Me Before You By Jojo Moyes Book Review

Whether it was because my mother told me that I couldn't watch the Lion, the Witch, and the Wardrobe movie until after I had read the book or just due to being constantly let down by casting choices and bad representations of the book and its characters in movie adaptions, but I always try to read the book before I see the movie. Thus, I was more than a little disappointed when I realized that the book I had recently been lucky enough to add to my collection was in fact a soon to be movie whose trailer I had just seen about a week before. Yes, that's right. I realized too late to take back watching the trailer (which I had been excited about at the time) that the soon to be released movie, Me Before You, was in fact a book first. I wished I could forget what Sam Claflin looked like and forget all the other actors from the trailer I had seen looked like. I wanted to see the characters in my head based on what I read, not based around who had been cast to play the characters in the movie. So it was with a bit of bitterness that I started this book, but the majority of my expectations were simply hoping it would be a good book.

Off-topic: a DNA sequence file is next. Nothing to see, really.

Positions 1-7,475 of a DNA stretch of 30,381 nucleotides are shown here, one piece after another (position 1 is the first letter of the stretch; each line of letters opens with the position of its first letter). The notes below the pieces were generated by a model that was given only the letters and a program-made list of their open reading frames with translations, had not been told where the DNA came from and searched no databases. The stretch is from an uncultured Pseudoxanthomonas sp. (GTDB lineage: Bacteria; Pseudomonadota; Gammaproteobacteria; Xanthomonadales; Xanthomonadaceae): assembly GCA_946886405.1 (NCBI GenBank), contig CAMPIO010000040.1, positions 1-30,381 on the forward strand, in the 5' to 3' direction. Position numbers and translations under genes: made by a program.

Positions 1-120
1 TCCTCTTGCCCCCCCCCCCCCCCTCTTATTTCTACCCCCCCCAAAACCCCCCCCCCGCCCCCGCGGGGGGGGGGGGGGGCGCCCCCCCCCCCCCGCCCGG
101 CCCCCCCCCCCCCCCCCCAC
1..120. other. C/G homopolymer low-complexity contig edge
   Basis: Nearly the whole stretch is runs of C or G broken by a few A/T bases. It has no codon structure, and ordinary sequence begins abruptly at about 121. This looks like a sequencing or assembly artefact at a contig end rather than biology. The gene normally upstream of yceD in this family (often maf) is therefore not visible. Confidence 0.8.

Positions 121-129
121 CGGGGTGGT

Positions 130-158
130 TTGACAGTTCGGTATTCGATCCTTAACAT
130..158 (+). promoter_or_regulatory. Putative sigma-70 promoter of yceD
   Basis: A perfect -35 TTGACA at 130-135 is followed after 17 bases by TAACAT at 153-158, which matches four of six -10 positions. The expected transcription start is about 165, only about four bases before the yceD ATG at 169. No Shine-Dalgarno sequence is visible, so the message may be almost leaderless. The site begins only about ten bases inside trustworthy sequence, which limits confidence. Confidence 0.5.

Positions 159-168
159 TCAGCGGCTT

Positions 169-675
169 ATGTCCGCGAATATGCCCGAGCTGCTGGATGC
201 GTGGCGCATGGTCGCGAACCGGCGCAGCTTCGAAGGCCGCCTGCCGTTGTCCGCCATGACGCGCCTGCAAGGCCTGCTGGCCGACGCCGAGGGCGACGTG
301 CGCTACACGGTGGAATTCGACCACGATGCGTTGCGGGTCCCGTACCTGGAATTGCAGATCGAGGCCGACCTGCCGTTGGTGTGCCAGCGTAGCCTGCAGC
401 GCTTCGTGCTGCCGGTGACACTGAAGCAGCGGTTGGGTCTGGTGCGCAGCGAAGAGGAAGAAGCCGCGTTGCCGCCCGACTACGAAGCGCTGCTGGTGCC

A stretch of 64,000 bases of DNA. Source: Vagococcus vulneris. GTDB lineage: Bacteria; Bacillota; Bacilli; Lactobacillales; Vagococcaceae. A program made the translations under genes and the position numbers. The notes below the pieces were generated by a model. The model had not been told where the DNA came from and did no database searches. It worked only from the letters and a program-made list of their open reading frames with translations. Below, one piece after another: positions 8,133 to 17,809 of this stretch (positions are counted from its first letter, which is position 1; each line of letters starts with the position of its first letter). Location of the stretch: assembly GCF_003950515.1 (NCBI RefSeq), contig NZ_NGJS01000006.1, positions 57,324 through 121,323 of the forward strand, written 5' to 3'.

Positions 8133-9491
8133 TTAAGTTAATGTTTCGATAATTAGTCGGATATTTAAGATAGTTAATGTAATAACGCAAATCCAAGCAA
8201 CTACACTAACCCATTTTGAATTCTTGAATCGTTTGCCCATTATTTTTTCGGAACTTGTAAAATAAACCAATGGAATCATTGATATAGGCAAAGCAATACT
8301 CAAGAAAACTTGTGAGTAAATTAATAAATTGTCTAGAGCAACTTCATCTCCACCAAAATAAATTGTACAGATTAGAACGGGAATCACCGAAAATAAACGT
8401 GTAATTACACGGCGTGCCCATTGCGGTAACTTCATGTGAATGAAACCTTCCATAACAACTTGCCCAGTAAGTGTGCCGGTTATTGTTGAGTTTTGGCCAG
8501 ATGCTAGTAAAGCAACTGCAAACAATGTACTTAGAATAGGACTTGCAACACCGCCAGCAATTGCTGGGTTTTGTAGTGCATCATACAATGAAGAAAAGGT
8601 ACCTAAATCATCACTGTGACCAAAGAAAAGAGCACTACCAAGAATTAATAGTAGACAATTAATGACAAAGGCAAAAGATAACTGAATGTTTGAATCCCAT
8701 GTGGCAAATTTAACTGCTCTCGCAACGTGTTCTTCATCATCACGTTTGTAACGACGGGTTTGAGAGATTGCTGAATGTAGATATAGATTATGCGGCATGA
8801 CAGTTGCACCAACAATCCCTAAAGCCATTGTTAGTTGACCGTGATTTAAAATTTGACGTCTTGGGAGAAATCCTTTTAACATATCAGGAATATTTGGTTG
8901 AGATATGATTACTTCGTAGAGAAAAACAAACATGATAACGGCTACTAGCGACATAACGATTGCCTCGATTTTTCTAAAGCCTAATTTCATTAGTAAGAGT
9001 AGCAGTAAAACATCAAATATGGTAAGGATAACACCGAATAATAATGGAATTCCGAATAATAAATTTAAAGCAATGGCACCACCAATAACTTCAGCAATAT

Although this is the first book of Jojo Moyes that I have read, I doubt it will be the last as I was pretty impressed with it. One of the things that really makes Me Before You interesting is that it's not a conventional love story. At first I wasn't exactly happy with the ending, but the more I had time to accept it and think it over, I grew to appreciate it. Not only is Will and Lou's relationship far from the typical "boy meets girl" for many reasons, but I really felt like they both influenced each other to be better people and to grow. He gives her hopes and dreams beyond the small town where she's lived her whole life. She in turn shows him that every day could be worth living when you try to see it in that perspective. What happened to me-as I stayed up until 3am reading this book-was that I got utterly lost in the story and caught up in Lou's mission to save Will. I did try to forget all I had seen in the trailer to the movie adaption and maybe that was why I was a little shocked when I realized the story was rather taking a darker turn. Maybe there were things I would have picked up on sooner if I hadn't been as involved in the story (but is that really a bad thing?), but I would still have to say this is a pretty solid plot. There are ups and downs with her relationship and plans for Will, her relationship with her boyfriend, details of her past, and conflict and pressure with her family. I loved that from the first chapter of this book it was very blatantly British. I love all things British (except, perhaps, walking in pouring rain) and the setting for this book is a small town somewhere in the english countryside.